Review: Trickster by Tom Moorhouse

Trickster Front Cover
Trickster by Tom Moorhouse

I read – and loved! – Tom’s first book,The River Singers, which was published in 2013, snapped up the sequel, The Rising, as soon as it came out and when his latest book, Trickster, was published on the 4th February I bought myself a copy straight away. I enjoyed reading Trickster so much that I stayed up ridiculously late to finish it (cue, bleary-eyed bookseller in the morning!).

Now, I don’t want to sound all gushing or anything… but I just genuinely really like Tom’s style of writing, the depth of knowledge and research that goes into his stories and… well… just his great characterisation and storytelling. He writes nature stories for kids of the twentyteens and he does it really well. Think Farthing Wood, Watership Down, Rats of Nimh, The Wind in the Willows, Joyce Stranger’s stories and so on – but, dare I say it… after all I grew up on all these wonderful animal stories… in my opinion he does it even better. I loved all these other stories – and still do – but Tom’s stories are real. I feel like I’ve learned a whole heap about water voles from reading The River Singers and The Rising but not intentionally; it’s the stories that shine but the ecological information just sort of filters into the brain as well. It’s genius.

Trickster is a story about two brother rats, Ash and Gabble, growing up from being young flapfeet, to I suppose adolescent ratlings, to growing into being full grown rats. Rats. Yes. I detest rats. Now, water voles (the subject of The River Singers) were cute but I’ve always hated rats. I shouldn’t get on with this book at all, right? – No. Wrong. Once I’d got the idea of rats out of my mind, it didn’t matter at all that this was a story about animals that I really dislike; the story is good enough to overcome that. It helped that I had grown quite fond of a kindly old rat in The River Singers and The Rising and it turned out that Trickster is the story of that very same rat.

There is absolutely no need to read the other two books before you read Trickster; it stands completely by itself as a novel. In fact, you might even call it a prequel of sorts as it looks at a young Fo’dur’s life (aka Gabble – the sensible brother) but you don’t need to read these books in sequence at all. I highly recommend that you do read them all but it’s not necessary to have read the other two before you read Trickster.

So, where was I? Yes, Ash and Gabble. Ash is a troublesome young rat; he gets into scrapes, has a very independent, adventurous, even reckless streak and likes to test all the boundaries. Moreover, he’s white and the rest of his clan are more ordinary brown rats, so Ash stands out physically as well as by his behaviour. Gabble is a more sensible rat shall we say and is very protective of his difficult brother and tries to be a stabilising influence, though Ash makes this as difficult as he possibly can. Ash’s adventurous streak takes him and his brother off on food raids before they are ready and exploring territories out of bounds to their rat clan. He brings trouble on his own community when neighbouring rat clans want to fight. Gabble does all he can to save his brother and his clan. Will it be enough?…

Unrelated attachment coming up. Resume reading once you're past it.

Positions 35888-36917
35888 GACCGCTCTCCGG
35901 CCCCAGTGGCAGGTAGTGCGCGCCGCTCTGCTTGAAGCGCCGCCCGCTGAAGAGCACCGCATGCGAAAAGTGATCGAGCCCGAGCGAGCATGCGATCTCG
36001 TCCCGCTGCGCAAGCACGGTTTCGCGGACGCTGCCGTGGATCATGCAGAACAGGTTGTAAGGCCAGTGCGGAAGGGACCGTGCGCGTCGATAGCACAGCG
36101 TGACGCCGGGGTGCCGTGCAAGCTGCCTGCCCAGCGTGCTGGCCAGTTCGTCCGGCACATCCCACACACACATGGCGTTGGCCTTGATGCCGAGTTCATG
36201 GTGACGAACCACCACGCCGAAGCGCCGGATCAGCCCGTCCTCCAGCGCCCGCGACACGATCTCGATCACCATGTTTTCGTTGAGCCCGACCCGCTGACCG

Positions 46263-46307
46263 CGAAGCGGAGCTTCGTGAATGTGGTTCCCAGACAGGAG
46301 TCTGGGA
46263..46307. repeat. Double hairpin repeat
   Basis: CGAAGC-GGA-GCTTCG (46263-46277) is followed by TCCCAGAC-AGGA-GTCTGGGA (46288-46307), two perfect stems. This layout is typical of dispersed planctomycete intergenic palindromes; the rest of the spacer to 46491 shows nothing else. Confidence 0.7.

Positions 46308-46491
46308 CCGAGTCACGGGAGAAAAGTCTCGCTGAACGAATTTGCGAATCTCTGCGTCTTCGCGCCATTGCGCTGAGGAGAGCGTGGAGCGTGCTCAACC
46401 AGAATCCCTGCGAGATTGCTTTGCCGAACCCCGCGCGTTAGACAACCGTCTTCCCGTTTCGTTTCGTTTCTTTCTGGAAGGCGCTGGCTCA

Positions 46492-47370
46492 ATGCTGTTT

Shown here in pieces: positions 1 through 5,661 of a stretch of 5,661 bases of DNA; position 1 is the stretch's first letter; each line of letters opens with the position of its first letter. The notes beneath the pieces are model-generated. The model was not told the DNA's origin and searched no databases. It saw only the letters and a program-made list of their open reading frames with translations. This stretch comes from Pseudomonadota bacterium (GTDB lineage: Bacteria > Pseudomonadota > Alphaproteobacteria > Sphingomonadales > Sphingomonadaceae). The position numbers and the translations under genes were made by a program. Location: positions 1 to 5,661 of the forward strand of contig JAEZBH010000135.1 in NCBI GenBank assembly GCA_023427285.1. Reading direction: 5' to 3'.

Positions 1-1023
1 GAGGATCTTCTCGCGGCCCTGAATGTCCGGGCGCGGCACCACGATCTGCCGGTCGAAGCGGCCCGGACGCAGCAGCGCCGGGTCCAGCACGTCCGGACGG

Like I say, a great story and it also touches on some good themes; such as fitting in, independence, following one’s own path while being considerate to others, communities, difference and acceptance. There are subtle messages that can be taken from the story, or it can just be enjoyed as the good adventurous story that is. I would recommend it for the 8-12 age range but …well, let’s just say I’m considerably (ahem) outside of that range and I loved it. I’ll recommend it for those aged 8-108 instead! If I had to rate Trickster, it would get a full 10/10 from me.

About the Author

[From the blurb inside the back cover] Tom Moorhouse lives in Oxford. When not writing fiction he works as an ecologist at Oxford University’s Zoology Department. Over the years he has met quite a lot of wildlife. Most of it tried to bite him. He loves hiking up mountains, walking through woods, climbing on rocks, and generally being weather-beaten outdoors.

Where to Buy

You can buy Trickster from your local independent bookshop, or you can buy online from and still support your local independent bookshop by nominating them to receive a percentage of your sale on Hive. Shop local to keep your High Streets alive. It’s out in paperback, RRP £6.99.

tom moorhouse books2jpg
Trickster, with The River Singers and The Rising by Tom Moorhouse


Tom Adderbury
Tom Moorhouse giving a talk at Adderbury Literary Festival, November 2013

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